Strain-rate Dependence of Electrically Modified Unidirectional Carbon/epoxy Laminates Under In-plane Tensile Loading

Sahand Shamchi, Xiaosu Yi, Pedro M.G.P. Moreira

Research output: Journal PublicationArticlepeer-review

1 Citation (Scopus)


This experimental work aims to investigate the strain-rate effect on a unidirectional carbon fiber-reinforced epoxy laminate system with enhanced electrical conductivity under in-plane tension loading. The electrical modification, termed Functionalized Interlayer Technology (FIT), was realized through interleaving a ductile carrier surface-loaded with nano-sized electrically conductive silver nanowires (AgNWs). A benchmark analysis was carried out against a non-modified UD carbon/epoxy laminate with the intention of examining the influence of the modification on the mechanical properties of the material. High rate longitudinal tension properties, at around 180 s−1, were assessed using a split Hopkinson tension bar (SHTB) along with a high-speed camera. In-situ strain mapping using Digital Image Correlation (DIC) technique was employed to monitor the in-plane strain distribution and failure process of the composite laminates. The findings, for both laminate arrangements, demonstrated an absence of strain rate dependency on the tensile strength, modulus, and failure strain values. With respect to the electrical modification, FIT resulted in a decline of 18.8% on the longitudinal tensile modulus of the UD carbon/epoxy laminates. The findings covered in this article, along with those of the authors’ previous publications [1, 2], present for the first time the influence of strain rate on in-plane tension, compression as well as mode II interlaminar fracture toughness of electrically modified carbon/epoxy laminate system.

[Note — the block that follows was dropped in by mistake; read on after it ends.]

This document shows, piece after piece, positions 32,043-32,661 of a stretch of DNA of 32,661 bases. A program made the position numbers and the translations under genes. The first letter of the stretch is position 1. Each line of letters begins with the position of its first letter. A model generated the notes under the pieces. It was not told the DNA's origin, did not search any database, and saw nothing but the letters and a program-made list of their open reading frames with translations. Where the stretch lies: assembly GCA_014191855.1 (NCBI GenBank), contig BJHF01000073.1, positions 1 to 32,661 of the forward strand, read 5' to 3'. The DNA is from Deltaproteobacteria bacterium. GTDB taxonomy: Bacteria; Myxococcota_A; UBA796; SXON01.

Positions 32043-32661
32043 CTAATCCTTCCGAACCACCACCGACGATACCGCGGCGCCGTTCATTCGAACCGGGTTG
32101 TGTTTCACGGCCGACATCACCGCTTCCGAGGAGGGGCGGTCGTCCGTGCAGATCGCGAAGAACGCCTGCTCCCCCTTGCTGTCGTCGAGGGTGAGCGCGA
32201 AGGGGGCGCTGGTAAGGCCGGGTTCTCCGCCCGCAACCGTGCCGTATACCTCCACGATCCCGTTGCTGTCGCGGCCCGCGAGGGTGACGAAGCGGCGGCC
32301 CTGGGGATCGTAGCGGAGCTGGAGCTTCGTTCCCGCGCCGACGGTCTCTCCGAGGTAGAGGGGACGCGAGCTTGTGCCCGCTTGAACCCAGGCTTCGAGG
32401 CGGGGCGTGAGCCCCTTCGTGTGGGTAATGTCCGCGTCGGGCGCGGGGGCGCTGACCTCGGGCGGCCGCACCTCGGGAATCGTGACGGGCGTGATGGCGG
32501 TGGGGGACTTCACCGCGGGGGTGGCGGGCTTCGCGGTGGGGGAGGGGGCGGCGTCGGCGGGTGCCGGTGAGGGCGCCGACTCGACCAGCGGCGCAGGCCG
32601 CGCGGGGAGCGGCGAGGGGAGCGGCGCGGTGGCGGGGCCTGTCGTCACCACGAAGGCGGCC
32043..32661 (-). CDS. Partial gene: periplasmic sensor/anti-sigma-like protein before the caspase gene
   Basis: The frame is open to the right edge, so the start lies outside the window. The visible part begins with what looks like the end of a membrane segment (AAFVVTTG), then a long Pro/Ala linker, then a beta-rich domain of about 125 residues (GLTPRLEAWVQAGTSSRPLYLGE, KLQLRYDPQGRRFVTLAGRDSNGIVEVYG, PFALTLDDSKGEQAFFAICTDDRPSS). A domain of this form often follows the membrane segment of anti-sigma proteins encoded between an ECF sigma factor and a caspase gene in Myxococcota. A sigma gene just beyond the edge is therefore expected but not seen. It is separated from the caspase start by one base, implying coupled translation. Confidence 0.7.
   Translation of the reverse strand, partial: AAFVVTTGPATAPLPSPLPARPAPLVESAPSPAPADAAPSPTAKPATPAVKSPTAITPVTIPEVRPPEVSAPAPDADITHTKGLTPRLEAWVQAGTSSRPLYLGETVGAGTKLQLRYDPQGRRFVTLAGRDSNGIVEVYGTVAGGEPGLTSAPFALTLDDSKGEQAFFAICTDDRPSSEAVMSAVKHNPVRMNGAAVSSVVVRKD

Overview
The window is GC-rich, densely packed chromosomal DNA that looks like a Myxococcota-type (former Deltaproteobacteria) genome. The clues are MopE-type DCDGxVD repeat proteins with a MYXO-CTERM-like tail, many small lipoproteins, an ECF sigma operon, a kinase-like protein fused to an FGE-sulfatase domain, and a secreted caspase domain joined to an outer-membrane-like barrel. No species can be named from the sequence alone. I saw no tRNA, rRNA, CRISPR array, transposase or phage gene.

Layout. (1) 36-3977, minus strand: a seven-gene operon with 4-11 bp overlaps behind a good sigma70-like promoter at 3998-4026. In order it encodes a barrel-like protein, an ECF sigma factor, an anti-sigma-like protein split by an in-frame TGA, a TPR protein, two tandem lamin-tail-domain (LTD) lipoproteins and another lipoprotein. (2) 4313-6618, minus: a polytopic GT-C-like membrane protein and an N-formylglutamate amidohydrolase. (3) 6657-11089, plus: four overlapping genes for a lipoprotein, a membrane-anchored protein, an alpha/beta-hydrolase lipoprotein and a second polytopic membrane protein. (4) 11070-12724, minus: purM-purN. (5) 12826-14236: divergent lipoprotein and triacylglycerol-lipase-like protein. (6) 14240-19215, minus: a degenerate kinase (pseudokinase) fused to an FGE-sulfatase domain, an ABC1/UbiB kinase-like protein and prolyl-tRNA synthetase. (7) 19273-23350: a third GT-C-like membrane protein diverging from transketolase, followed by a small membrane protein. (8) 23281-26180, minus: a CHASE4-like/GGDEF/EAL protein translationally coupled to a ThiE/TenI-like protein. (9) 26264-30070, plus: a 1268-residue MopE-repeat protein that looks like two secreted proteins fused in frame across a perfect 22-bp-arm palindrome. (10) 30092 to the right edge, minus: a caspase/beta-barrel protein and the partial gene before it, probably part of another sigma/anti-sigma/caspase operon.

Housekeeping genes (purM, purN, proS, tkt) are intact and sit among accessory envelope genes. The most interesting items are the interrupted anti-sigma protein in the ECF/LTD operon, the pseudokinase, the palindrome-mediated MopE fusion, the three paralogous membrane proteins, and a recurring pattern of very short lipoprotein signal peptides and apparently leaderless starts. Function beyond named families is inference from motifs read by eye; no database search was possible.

Original languageEnglish
Pages (from-to)1-20
Number of pages20
JournalApplied Composite Materials
Issue number1
Publication statusPublished - Feb 2023


  • Conductive polymer composites
  • Digital Image Correlation
  • Split Hopkinson pressure bar
  • Strain-rate effect

ASJC Scopus subject areas

  • Ceramics and Composites


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